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Persicaria odorata - (Lour.) Soják

Common Name Vietnamese coriander, Asian mint
Family Polygonaceae
USDA hardiness 9-11
Known Hazards None Known
Habitats Wet environments.
Range Southeast Asia - Thailand, Cambodia, Laos, Vietnam, Malaysia.
Edibility Rating    (3 of 5)
Other Uses    (2 of 5)
Weed Potential No
Medicinal Rating    (2 of 5)
Care (info)
Tender Moist Soil Wet Soil Semi-shade Full sun
Persicaria odorata Vietnamese coriander, Asian mint


Prenn wikimedia.org
Persicaria odorata Vietnamese coriander, Asian mint
Prenn wikimedia.org

 

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Summary

This name is unresolved, but some data suggest that it is synonymous with Polygonum odoratum Lour. Not to be confused with Solomon's Seal Polygonatum odoratum - (Mill.)Druce.


Physical Characteristics

 icon of manicon of flower
Persicaria odorata is a PERENNIAL growing to 0.2 m (0ft 8in) by 0.3 m (1ft) at a fast rate.
It is hardy to zone (UK) 10 and is frost tender.
Suitable for: light (sandy), medium (loamy) and heavy (clay) soils and can grow in heavy clay soil. Suitable pH: acid, neutral and basic (alkaline) soils. It can grow in semi-shade (light woodland) or no shade. It prefers moist or wet soil.

UK Hardiness Map US Hardiness Map

Synonyms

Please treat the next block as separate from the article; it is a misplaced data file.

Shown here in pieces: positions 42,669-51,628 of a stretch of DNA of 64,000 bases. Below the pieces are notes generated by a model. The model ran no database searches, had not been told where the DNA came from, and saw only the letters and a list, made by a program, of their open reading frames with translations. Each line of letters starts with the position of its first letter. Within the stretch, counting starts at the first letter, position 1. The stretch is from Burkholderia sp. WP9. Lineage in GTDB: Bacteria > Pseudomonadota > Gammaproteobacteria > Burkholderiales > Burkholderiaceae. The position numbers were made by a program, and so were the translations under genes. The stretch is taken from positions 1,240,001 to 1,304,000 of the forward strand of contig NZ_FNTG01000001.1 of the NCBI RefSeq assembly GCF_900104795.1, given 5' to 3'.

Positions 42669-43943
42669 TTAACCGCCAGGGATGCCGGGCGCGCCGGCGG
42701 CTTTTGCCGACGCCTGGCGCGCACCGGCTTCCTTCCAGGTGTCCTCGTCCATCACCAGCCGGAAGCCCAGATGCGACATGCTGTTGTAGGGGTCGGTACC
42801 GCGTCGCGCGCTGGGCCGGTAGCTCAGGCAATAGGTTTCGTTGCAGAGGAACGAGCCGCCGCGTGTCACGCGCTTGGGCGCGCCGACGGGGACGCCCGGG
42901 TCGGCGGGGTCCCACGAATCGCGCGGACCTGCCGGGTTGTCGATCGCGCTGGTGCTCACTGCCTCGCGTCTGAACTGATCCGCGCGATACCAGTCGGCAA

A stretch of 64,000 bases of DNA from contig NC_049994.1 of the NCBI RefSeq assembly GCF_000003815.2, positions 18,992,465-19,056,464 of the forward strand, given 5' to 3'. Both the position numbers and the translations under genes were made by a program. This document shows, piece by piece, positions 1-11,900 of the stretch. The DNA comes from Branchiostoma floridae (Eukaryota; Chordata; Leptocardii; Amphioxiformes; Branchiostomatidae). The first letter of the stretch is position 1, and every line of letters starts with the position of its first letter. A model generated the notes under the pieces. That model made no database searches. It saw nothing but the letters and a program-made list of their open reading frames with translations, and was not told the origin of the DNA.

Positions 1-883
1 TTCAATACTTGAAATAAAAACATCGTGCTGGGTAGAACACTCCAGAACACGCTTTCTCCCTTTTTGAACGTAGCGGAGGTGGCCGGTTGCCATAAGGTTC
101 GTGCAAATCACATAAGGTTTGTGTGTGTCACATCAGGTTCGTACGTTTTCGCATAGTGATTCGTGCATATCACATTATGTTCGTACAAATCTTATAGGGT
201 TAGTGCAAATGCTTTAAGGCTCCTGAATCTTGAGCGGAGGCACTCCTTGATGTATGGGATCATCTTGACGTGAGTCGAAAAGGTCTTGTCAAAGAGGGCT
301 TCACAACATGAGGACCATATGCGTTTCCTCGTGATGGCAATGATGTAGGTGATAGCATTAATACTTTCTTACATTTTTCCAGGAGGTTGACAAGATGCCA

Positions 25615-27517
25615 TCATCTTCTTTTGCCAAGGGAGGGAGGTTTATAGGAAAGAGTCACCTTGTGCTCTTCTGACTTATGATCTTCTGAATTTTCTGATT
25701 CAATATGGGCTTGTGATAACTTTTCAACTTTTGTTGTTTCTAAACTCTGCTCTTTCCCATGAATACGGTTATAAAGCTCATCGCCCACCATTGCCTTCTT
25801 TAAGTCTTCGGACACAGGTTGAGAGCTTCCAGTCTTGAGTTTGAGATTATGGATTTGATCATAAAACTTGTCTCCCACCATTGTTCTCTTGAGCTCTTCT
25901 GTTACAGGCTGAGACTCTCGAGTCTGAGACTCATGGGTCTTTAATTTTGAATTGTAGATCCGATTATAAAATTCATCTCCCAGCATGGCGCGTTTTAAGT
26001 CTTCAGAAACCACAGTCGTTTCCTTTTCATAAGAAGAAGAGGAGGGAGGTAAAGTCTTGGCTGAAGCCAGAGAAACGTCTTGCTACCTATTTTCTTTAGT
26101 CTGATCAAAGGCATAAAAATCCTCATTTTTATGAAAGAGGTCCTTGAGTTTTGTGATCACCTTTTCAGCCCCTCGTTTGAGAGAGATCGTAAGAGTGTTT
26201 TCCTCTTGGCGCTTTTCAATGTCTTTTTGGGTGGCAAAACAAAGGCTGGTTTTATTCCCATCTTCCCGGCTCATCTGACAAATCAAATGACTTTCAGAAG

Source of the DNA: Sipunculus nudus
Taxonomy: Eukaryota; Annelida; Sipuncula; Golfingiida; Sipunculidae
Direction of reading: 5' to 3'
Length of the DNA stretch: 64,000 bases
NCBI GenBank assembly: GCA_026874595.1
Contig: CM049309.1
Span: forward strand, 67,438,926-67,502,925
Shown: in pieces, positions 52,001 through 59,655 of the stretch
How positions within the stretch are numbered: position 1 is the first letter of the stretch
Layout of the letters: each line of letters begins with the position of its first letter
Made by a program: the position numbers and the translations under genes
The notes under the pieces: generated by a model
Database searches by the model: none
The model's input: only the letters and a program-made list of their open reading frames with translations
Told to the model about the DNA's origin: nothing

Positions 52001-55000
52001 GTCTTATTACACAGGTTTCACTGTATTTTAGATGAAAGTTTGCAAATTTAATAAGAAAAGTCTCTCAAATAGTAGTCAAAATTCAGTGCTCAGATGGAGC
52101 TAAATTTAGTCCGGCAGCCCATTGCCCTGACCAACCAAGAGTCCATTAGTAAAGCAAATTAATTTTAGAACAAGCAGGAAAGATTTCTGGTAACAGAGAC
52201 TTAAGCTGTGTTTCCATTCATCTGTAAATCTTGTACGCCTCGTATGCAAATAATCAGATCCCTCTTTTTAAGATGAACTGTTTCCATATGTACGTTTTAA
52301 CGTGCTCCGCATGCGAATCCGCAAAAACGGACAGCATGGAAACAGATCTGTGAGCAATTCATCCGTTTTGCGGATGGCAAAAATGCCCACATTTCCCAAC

This name is unresolved.

Habitats

Edible Uses

Edible Parts: Leaves  Oil  Shoots
Edible Uses: Oil

Young leaves are used raw or cooked as a flavouring [296 , 301 ]. The aroma is rather similar to coriander, with a hot, peppery but refreshing flavour [296 , 301 ]. Leaves have a coriander-like smell and a spicy, pungent, hot peppery flavour.[2-2]. A few leaves can be added to a mixed salad, or they can be cooked with rice, vegetables etc [301 ]. The flavour is destroyed by prolonged cooking [310 ]. A few young shoots, combined with water dropwort (Oenanthe javanica) are often added when preparing cabbage preserved in brine (like sauerkraut) [310 ]. Older, more red, leaves are generally considered too peppery to be used [301 ]. Although relished by the Vietnamese, the flavour of the leaves is not universally admired, though it is liked by some people who do not appreciate the taste of coriander leaves [310 ]. An oil can be extracted from the plant and is called Kesom oil - used as a flavouring [1-4].